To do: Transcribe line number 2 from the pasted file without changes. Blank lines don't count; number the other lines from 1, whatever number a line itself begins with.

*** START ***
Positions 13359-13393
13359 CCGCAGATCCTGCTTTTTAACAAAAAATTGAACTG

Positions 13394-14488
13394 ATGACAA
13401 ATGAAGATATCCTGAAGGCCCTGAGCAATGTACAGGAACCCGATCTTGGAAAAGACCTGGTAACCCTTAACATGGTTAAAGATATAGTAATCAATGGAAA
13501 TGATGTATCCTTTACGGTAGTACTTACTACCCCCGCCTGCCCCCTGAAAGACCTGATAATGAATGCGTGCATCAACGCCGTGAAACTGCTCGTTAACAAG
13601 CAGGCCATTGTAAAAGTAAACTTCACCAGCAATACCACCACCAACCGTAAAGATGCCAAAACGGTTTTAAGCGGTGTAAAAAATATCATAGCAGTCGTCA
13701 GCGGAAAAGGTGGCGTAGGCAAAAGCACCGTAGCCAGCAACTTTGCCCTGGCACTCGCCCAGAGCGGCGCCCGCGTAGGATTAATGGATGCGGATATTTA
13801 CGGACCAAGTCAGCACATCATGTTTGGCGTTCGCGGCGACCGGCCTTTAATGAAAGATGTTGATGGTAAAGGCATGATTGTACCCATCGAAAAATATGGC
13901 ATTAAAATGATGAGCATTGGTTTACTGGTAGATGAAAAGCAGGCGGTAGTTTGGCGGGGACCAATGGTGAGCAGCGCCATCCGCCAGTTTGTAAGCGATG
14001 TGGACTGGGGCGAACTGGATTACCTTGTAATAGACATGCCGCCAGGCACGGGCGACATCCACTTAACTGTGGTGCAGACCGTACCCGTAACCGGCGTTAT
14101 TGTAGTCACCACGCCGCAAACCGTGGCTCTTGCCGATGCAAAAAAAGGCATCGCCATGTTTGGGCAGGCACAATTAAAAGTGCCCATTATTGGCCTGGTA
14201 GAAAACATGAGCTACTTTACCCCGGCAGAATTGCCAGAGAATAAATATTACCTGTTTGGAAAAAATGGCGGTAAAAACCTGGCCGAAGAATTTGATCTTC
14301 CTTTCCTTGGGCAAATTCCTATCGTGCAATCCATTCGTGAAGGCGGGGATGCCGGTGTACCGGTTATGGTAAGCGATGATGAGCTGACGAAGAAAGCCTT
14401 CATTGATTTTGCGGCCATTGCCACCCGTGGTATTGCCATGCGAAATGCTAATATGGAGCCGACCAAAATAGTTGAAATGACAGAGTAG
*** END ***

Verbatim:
13359 CCGCAGATCCTGCTTTTTAACAAAAAATTGAACTG